"Nearly a year after the Government Accountability Office criticized colleges and universities’ financial aid offers, a group of higher education associations in Washington, D.C., is rolling out an initiative to make those offers easier for students to understand," Inside Higher Ed reports.
... "'We hope this is just the beginning of an effort that will really get higher education focused on transparently communicating the cost of attending their colleges and their financial aid offers,' said Justin Draeger, a task force member and president and CEO of the National Association of Student Financial Aid Administrators, which will manage the initiative moving forward."
... "Draeger said the standards should mean that students will see a net price—what they’re expected to pay after grants and scholarships have been factored in—on every aid offer, and that participating institutions will now be calculating that figure in the same way. Ninety-one percent of the colleges studied in the GAO report understated or failed to include the amount a student would have to pay in their aid offers."
"The initiative could help ensure more institutions are following those best practices, Draeger said, in part because of the peer pressure involved with the public commitments. The initiative got the attention of the campus leaders needed to make system-level changes, he said."
"NASFAA convened its own task force in 2012 to examine aid offers and added minimum requirements for these forms to its code of conduct in 2014. And yet, the issue has persisted."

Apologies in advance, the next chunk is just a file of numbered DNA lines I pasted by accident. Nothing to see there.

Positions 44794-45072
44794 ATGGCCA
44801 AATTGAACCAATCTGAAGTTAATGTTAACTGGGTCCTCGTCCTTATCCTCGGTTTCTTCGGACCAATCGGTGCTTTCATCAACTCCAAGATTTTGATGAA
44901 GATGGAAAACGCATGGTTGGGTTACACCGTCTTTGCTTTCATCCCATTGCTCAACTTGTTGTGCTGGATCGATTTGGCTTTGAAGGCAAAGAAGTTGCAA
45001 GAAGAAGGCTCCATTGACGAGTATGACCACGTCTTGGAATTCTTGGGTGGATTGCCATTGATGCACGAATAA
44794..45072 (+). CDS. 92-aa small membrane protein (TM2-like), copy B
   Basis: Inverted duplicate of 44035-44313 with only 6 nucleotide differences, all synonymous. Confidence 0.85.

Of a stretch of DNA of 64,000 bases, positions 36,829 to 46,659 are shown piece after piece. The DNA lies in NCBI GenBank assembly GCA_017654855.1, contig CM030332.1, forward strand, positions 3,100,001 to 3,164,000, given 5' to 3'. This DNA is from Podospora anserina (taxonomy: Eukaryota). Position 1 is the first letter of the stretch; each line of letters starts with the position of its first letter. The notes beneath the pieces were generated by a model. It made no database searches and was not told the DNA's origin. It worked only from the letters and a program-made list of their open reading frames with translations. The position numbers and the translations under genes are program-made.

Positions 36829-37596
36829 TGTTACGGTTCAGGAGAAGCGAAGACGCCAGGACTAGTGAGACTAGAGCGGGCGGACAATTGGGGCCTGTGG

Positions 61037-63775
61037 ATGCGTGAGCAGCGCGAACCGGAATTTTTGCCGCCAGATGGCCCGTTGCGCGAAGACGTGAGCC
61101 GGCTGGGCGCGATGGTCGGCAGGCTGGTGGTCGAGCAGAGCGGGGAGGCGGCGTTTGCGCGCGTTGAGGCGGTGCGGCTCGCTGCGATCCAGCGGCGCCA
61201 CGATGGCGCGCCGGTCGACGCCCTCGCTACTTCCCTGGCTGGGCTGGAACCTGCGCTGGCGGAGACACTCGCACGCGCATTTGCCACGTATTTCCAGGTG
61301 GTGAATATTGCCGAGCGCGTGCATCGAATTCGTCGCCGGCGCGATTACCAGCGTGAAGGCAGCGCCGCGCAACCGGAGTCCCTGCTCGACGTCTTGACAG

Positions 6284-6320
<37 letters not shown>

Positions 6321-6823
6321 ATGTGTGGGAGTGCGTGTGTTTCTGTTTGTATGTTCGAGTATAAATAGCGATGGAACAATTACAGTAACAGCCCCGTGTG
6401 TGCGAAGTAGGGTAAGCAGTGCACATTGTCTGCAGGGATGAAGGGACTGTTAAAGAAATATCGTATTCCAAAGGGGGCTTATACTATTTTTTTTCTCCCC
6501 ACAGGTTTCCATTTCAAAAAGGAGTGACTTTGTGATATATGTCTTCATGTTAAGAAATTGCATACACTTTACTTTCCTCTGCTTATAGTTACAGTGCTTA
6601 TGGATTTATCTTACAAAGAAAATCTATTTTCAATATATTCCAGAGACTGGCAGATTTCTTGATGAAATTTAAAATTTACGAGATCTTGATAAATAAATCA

"'The GAO report identified several reasons why aid administrators indicated that their aid offers weren’t always in compliance,' Draeger said. 'One of those, for example, was that they didn’t have the resources to implement system changes to be in compliance. Well, resource allocations ultimately are made at the leadership level, and so this was one of the reasons why we really needed campus leaders to buy in to this.'"
... "Draeger said the task force’s work was not aimed at forestalling legislation. NASFAA has supported bills to require the use of standardized terms and elements but has resisted efforts to create one standard form."
"'Whether legislation comes on aid offers wasn’t really at the forefront of my mind,' he said, 'because legislation is not a fast process, and I also don’t see it as a panacea on college cost transparency. I would hope that legislators can maybe be informed by this effort. But I think we have to be realistic about how slowly legislation moves and how slowly legislation is implemented. In the meantime, I think it comes down to ‘Why wait? Let’s do something now.’'"
NASFAA's "Notable Headlines" section highlights media coverage of financial aid to help members stay up to date with the latest news. Articles included under the notable headlines section are not written by NASFAA, but rather by external sources. Inclusion in Today's News does not imply endorsement of the material or guarantee the accuracy of information presented.
Publication Date: 9/26/2023